McElroy Metal’s job-site production equipment simplified the process of installation and made the job site safer. The rollformer was hoisted to the eaves on a scissor lift where panels were conveniently run onto the roof. Not only did this method eliminate the need for an expensive crane to get panels on the roof, it was safer as some of the panels were up to 110-feet long. Because of the unique shape of the roof, panels were cut to fit on the roof.

“We specialize in the unique and difficult,” Byrne says. “This is the kind of job we like. We generally have about 20 to 30 projects under contract at any one time, but this one required a lot of personal attention from our upper management, myself included. We had as many as 30 crew members onsite, working 10-hour days and some weekends, when necessary.”

A rollformer was hoisted to the eaves on a scissor lift where panels were conveniently run onto the roof.

A rollformer was hoisted to the eaves on a scissor lift where panels were conveniently run onto the roof.

As with all Byrne Metals jobs, safety was a major consideration during the evaluation and installation. “There are three things we consider important to staying in business,” Byrne says. “Safety, quality and productivity. We have a fulltime safety person on staff making sure we’re working safely on all jobs. This job required us to take into consideration some other factors like guys working long days, getting fatigued and the speed at which we had to work to complete the job on time. We enjoy a good challenge and Miller Outdoor Theater falls into that category.”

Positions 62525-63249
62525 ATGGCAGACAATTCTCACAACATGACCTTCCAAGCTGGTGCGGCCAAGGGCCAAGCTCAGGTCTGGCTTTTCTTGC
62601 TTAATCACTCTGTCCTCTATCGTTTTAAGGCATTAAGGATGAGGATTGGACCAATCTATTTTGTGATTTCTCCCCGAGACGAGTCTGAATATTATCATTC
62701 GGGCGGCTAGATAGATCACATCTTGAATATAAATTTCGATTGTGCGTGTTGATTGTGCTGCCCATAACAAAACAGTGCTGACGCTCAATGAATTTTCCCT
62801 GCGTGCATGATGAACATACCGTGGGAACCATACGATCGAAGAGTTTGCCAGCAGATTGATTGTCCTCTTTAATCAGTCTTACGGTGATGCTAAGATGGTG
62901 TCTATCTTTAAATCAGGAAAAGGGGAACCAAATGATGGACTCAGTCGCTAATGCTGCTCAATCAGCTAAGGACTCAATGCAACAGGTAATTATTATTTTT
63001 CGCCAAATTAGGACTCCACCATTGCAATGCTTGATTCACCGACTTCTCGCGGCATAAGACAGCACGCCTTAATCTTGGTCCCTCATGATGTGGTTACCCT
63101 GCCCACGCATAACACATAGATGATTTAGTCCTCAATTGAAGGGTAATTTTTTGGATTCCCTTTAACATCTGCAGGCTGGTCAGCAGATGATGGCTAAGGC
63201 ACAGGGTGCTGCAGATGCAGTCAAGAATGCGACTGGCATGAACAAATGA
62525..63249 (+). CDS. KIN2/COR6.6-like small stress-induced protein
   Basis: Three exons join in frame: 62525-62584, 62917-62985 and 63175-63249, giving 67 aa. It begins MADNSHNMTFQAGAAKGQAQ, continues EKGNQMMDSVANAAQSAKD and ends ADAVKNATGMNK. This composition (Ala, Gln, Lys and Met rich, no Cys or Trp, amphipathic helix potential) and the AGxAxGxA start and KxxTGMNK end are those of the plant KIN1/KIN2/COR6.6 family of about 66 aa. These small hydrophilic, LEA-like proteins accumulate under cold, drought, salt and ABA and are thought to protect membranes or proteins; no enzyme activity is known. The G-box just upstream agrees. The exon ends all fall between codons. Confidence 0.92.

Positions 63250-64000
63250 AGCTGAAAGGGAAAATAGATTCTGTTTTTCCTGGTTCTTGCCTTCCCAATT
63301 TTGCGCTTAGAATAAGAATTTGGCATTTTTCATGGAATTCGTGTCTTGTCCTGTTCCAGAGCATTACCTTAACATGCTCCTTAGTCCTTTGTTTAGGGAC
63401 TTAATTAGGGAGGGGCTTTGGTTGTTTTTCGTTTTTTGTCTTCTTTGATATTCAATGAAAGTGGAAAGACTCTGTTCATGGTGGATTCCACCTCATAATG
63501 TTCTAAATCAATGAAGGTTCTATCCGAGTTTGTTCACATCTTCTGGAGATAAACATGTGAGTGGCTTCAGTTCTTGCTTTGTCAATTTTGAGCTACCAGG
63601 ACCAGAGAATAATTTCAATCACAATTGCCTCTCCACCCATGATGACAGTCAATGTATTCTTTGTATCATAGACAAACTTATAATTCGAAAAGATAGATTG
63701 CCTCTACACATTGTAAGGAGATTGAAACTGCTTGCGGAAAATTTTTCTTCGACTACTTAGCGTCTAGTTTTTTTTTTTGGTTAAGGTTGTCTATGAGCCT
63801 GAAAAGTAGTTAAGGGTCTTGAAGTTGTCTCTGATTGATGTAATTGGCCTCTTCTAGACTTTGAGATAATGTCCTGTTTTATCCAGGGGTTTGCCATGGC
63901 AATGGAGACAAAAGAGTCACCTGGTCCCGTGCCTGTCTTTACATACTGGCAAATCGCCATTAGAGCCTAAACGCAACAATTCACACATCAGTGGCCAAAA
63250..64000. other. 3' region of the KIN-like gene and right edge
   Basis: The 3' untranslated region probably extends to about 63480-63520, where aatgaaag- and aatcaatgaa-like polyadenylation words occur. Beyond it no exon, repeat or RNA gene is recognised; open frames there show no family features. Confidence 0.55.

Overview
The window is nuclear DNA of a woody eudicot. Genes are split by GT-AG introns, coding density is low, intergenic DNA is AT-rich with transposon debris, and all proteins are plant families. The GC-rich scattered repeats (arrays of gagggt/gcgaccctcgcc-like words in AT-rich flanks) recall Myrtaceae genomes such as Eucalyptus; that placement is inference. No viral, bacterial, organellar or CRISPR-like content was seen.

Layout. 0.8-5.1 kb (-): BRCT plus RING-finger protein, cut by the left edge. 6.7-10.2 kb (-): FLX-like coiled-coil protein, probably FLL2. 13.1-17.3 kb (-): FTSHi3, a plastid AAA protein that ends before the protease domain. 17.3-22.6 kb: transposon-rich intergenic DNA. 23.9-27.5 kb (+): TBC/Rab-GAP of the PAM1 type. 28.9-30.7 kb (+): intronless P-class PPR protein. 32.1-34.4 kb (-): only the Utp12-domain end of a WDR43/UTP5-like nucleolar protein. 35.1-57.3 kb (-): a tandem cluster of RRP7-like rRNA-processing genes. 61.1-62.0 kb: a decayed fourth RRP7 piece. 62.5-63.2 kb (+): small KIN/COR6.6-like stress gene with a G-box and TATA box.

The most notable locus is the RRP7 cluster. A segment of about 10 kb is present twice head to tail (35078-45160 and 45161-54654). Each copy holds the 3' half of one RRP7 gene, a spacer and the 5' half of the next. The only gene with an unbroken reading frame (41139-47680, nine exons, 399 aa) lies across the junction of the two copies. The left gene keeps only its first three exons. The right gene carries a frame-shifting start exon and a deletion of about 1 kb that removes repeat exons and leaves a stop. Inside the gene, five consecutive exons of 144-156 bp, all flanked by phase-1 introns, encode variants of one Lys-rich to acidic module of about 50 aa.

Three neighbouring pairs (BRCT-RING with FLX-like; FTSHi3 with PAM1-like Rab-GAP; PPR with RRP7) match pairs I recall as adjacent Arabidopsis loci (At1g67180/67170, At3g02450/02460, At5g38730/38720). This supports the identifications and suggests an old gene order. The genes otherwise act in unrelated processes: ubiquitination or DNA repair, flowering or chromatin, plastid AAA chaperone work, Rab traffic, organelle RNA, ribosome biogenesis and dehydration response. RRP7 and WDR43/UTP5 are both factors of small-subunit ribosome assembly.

PHOTOS: McElroy Metal

Learning and Trying New Things

The start of a new school year is always an exciting time. As I see my friends post photos on Facebook of their kids’ first days of school, I am reminded of the excitement I felt way back when. I loved wearing a new outfit, seeing friends I hadn’t seen in awhile and anticipating all the fun—and learning—in the year ahead. In a way, I get to recreate those feelings each time I put together a new issue of Roofing. I’m continually learning about the industry and this issue is no different.